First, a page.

The spring sun is warming the fields and orchards along the Turkey-Syria border, and new refugee camps are sprouting as well.
Smugglers who have long worked these mountain border trails are now busy moving civilians out of Syria to the safety of Turkish camps. They’re also moving medical and communications equipment and people into opposition-held neighborhoods in Syria. But recently, some say that’s getting harder.
A smuggler known as Abu Ayham says Turkish guards, who used to permit nonlethal aid to pass freely, have suddenly grown much tougher on the smugglers.
“The situation is very hard now,” Ayham says. “On the Turkish side, if the guards catch you and you have nothing but a mobile phone, they will take it and they might jail you. The other day a group was stopped carrying only small tents for people hiding in the mountains. The guards said, ‘This is military equipment,’ and seized it.”
Activists say it could be the whim of a local Turkish commander, and smugglers working different routes say they haven’t encountered similar problems.
On the other hand, analysts say Turkey recently caught 14 supporters of the separatist PKK Kurdish movement trying to cross into Turkey from Syria.
Turkey is worried that Syrian President Bashar Assad might revive Syria’s support for the Kurdish separatists seeking a homeland in southeastern Turkey, as his father Hafez did in the 1990s.
When asked about international assistance pledged for Syria, the smugglers say they haven’t seen it. But that may be because aid officials are worried about maintaining neutrality.
Concern For Refugees
The U.N. high commissioner for refugees, Antonio Guterres, says there must be space for purely humanitarian activities.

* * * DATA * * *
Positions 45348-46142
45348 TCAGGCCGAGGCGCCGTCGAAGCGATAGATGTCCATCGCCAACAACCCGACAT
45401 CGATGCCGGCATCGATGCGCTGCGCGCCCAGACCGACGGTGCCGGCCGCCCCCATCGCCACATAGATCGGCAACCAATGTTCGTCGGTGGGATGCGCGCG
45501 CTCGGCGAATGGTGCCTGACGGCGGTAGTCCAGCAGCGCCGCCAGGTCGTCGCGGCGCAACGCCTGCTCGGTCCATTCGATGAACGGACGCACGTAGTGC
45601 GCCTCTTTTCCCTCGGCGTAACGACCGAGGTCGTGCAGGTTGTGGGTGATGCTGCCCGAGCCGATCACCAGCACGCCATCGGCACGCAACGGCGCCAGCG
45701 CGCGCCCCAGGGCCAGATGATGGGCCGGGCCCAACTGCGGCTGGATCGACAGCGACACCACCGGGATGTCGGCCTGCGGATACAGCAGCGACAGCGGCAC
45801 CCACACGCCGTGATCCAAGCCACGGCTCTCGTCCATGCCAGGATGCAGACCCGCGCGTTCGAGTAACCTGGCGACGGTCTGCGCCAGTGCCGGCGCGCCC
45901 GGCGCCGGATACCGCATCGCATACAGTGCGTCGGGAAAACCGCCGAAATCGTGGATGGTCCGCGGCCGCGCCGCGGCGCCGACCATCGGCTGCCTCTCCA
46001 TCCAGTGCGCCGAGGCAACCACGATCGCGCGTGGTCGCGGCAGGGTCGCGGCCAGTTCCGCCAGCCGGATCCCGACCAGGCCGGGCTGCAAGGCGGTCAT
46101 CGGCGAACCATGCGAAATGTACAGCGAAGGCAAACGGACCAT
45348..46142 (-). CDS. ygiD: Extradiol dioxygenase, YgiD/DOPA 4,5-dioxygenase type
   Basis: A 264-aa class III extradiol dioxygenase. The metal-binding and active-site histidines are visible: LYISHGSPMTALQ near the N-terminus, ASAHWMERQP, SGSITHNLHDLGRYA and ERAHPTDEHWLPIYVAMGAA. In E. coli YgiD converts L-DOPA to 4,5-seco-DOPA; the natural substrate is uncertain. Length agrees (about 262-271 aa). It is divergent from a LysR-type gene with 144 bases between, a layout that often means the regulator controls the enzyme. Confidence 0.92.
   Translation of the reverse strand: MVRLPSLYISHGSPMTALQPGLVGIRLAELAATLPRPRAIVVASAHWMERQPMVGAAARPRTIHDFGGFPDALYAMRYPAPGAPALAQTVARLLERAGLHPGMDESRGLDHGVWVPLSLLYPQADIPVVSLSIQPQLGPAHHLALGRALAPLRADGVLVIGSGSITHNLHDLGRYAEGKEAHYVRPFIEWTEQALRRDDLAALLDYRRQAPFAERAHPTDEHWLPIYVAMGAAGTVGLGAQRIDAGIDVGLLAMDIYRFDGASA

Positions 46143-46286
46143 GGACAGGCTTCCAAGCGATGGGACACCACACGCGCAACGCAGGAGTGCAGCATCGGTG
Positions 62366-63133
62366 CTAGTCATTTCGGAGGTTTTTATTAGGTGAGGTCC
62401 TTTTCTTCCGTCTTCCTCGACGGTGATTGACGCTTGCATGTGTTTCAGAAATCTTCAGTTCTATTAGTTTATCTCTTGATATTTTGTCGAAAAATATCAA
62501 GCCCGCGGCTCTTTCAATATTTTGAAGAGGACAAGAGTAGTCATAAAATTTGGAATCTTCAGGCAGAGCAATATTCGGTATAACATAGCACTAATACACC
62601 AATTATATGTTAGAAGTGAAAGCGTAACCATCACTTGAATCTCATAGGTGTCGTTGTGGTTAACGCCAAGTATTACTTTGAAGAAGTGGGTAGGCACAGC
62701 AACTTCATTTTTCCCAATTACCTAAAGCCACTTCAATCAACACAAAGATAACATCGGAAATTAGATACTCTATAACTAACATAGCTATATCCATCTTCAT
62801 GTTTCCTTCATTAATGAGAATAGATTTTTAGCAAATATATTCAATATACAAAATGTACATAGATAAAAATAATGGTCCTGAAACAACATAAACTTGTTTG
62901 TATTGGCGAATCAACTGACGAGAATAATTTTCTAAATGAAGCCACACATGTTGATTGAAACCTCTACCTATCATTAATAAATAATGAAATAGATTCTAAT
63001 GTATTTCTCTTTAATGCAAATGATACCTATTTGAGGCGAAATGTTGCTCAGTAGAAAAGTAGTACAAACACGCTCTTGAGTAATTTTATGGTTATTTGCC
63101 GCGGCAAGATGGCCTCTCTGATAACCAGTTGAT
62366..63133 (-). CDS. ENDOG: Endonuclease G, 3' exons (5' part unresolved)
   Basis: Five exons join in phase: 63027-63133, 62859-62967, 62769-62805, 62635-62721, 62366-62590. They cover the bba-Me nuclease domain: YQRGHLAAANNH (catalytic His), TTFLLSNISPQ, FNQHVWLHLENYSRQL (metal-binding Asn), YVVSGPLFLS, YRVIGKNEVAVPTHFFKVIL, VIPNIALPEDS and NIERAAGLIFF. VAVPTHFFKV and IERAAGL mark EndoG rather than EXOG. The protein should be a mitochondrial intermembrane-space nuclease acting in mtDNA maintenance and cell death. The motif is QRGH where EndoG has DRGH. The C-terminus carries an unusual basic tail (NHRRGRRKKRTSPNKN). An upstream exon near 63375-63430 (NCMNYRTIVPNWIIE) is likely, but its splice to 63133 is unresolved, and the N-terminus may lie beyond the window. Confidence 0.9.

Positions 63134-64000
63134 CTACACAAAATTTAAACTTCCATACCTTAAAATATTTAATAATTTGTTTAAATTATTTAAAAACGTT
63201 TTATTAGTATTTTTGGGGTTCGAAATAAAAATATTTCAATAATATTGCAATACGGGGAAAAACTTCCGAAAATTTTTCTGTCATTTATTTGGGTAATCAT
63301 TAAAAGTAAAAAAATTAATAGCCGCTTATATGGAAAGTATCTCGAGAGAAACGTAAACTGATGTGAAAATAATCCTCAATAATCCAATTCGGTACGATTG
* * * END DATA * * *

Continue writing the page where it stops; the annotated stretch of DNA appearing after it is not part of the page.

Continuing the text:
“We all know there are movements of armed people and things of the sort,” Guterres says. “But for us, it’s essential to preserve the humanitarian and civilian nature of the protection to refugees. People that flee the violence and are looking for safety and need support.”
Syrian activists say the Syrian regime is using aid deliveries to trap opposition supporters. The World Food Program, for instance, which just announced a significant increase in assistance to Syria, uses the Syrian Arab Red Crescent as its local partner. Activists say the Red Crescent is riddled with government informers, and opposition backers who collect the food are being tracked, arrested and interrogated.
These days, violence is hitting both sides in Syria. Still, the balance of power is heavily with the government, and much of the resistance remains an amateur effort.
In a video posted to the Internet earlier this year, former Syrian soldier Mazen Haj Issa demonstrates how to disarm a Russian-made land mine he dug up near the border with Turkey.
Since making this video, he says he’s removed about 300 mines from northern Syria, teaching himself to disarm them and training four friends to help dig them up.
“Personally, I’d love to disarm all the mines, but the military remains too close to some of them, so our main effort is to keep a path for people trying to escape Syria,” he says.
Turkish officials say they are attempting to gain control over border crossings, and they insist it’s not a weakening of Turkey’s support for the Syrians. But the problems experienced by smuggler Abu Ayham leave him skeptical about Turkey’s promise to stand by the Syrian people.
“You know, we came to Turkey because of [Turkish Prime Minister] Erdogan’s comments that we are all one family,” Ayham says. “We thought Turkey would embrace us and help us. But now the Turks are blaming the Syrians for everything that goes wrong. We’re shocked, actually, at the reality.”
Gul Tuysuz and Michele Kelemen contributed to this report.